Part Four: Creating the OpenGL Environment

We’ve generated an OpenGL ES Application shell, and we have a rainbow-colored cube moving up and down the screen, but what makes it go? Let’s follow the flow of the program and see how OpenGL ES 2.0 is initialized on the iPhone.

At program launch, our EDCubeDemoViewController class gets an awakeFromNib message shortly after instantiation. The code for that method looks like this.

- (void)awakeFromNib
{
    EAGLContext *aContext = [[EAGLContext alloc] initWithAPI:kEAGLRenderingAPIOpenGLES2];
   
    if (!aContext) {
        aContext = [[EAGLContext alloc] initWithAPI:kEAGLRenderingAPIOpenGLES1];
    }
   
    if (!aContext)
        NSLog(@"Failed to create ES context");
    else if (![EAGLContext setCurrentContext:aContext])
        NSLog(@"Failed to set ES context current");
   
    self.context = aContext;
    [aContext release];
   
    [(EAGLView *)self.view setContext:context];
    [(EAGLView *)self.view setFramebuffer];
   
    if ([context API] == kEAGLRenderingAPIOpenGLES2)
        [self loadShaders];
   
    animating = FALSE;
    animationFrameInterval = 1;
    self.displayLink = nil;
}

Let’s look at the method code more closely.

  EAGLContext *aContext = [[EAGLContext alloc] initWithAPI:kEAGLRenderingAPIOpenGLES2];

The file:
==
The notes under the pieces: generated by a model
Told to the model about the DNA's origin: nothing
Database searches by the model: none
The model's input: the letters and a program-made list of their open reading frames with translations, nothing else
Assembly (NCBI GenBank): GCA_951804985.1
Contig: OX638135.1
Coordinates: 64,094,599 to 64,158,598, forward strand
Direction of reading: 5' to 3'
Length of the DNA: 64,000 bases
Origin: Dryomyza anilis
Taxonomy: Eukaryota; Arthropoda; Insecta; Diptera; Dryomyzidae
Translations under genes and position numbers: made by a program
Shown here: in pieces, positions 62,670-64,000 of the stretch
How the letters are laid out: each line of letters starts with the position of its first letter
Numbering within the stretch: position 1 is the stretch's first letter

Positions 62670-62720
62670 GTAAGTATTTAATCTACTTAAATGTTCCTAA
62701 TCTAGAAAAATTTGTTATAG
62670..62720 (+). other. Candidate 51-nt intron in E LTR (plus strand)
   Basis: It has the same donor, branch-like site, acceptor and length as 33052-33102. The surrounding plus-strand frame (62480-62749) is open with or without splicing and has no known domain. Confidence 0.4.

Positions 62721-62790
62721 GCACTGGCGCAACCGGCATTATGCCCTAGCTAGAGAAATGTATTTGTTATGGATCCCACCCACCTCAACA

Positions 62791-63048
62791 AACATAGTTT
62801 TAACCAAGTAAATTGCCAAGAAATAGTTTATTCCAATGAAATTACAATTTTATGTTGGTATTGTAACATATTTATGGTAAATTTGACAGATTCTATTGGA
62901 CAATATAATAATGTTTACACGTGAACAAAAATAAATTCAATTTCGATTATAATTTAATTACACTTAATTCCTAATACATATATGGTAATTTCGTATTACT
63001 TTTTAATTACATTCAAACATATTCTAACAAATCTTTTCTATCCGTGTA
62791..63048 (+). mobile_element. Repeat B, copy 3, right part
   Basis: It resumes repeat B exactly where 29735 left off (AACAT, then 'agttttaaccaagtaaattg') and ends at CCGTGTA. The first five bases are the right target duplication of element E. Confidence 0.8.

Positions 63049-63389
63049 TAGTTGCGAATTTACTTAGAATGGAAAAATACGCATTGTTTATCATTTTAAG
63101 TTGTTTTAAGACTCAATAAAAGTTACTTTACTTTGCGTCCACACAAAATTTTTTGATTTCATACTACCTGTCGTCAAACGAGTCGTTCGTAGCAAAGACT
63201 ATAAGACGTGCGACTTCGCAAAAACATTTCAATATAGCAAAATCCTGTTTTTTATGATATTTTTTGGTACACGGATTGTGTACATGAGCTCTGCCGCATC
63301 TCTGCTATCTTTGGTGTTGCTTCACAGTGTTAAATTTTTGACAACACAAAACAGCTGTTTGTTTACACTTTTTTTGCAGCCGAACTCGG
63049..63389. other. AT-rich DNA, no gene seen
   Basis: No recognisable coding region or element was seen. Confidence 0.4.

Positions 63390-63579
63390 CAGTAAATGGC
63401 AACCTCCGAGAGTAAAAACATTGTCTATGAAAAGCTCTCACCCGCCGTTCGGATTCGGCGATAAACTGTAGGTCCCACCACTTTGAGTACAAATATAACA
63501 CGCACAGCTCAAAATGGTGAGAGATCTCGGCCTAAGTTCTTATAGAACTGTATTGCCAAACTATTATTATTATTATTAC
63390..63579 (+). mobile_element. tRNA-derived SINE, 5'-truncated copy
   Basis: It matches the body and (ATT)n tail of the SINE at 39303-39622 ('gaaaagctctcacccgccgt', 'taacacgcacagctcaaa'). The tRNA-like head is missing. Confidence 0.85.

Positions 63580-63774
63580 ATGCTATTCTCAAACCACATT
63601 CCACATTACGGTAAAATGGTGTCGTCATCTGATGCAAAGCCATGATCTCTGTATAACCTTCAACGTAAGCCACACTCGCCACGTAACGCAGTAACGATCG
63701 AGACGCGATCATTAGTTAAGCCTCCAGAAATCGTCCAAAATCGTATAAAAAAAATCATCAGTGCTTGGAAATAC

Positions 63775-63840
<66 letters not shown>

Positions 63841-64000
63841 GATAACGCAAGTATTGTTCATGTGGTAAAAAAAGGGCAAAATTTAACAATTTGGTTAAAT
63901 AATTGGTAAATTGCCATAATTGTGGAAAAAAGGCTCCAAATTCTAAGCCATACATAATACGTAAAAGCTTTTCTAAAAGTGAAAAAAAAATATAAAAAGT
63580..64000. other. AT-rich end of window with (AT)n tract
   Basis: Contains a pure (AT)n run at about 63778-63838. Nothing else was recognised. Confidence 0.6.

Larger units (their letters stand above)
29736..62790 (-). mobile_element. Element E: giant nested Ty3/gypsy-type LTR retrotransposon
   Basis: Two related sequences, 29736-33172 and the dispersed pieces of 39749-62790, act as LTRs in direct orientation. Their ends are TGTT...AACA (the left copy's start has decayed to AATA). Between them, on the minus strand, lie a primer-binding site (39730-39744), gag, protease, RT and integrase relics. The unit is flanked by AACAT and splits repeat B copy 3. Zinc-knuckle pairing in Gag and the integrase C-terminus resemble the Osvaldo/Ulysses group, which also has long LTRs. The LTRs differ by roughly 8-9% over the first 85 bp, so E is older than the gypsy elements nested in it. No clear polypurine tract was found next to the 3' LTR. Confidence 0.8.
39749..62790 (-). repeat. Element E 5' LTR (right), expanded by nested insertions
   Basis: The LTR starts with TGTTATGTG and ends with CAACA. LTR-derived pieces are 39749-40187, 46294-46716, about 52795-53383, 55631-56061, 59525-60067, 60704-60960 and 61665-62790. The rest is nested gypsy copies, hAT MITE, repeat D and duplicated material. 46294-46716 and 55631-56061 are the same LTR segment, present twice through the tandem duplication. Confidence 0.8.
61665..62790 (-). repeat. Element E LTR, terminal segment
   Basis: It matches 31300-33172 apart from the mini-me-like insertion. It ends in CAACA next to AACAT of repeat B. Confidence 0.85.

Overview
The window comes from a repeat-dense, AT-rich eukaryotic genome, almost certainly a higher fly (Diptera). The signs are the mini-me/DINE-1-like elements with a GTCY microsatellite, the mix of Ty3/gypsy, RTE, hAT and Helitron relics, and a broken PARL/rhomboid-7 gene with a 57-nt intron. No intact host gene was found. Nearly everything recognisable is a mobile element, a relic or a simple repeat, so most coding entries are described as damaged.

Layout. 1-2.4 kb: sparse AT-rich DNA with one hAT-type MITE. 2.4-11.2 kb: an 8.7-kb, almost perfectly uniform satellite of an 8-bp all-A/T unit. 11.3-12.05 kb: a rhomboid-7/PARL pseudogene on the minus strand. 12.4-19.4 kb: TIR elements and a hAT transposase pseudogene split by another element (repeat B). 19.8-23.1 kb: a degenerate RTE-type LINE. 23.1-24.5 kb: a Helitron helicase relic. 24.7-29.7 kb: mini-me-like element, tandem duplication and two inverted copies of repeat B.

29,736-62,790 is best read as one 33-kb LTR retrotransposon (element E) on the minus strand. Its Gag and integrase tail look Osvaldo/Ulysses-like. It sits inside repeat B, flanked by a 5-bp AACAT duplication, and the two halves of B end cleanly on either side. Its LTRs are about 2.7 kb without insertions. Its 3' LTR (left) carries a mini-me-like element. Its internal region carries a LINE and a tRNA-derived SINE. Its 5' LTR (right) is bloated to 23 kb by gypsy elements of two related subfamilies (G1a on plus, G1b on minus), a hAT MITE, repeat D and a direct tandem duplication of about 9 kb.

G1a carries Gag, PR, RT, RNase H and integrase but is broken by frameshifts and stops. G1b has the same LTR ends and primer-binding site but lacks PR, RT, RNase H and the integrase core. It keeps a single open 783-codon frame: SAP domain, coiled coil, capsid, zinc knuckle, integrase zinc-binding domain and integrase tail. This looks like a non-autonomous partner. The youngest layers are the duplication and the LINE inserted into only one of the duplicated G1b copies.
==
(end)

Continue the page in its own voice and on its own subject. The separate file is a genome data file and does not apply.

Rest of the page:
This line attempts to allocate and initialize an EAGLContext object as an OpenGL ES 2.0 context.

    if (!aContext) {
        aContext = [[EAGLContext alloc] initWithAPI:kEAGLRenderingAPIOpenGLES1];
    }

This line checks to see if we got a valid OpenGL ES 2.0 context. If not, try for a valid OpenGL ES 1.1 context.

If you plan to write applications that support both OpenGL ES 1.1 and 2.0, this will be how to do it. The good news is that you will support a wider array of iOS devices, including many older iPod touches and the original iPhone and iPhone 3G. The bad news is you will have to code all rendering routines twice – once in OpenGL ES 1.1, and again in Open GL ES 2.0.

Since this tutorial will cover only OpenGL ES 2.0, we’re going to make life easier and remove any OpenGL ES 1.1 code when we start coding in the tutorial.

 if (!aContext)
        NSLog(@"Failed to create ES context");
    else if (![EAGLContext setCurrentContext:aContext])
        NSLog(@"Failed to set ES context current");

If we didn’t get a valid OpenGL ES context of any type, we’ll log a few messages. The program won’t actually ‘crash’, but it’ll pop up with a white screen and do nothing. The worst that will happen is the user will close your app and write a nasty review in the iTunes Music Store.

        self.context = aContext;
    [aContext release];

We set our context instance variable and send a release message.

    [(EAGLView *)self.view setContext:context];
    [(EAGLView *)self.view setFramebuffer];

Here we send our view the setContext: message and the setFramebuffer message.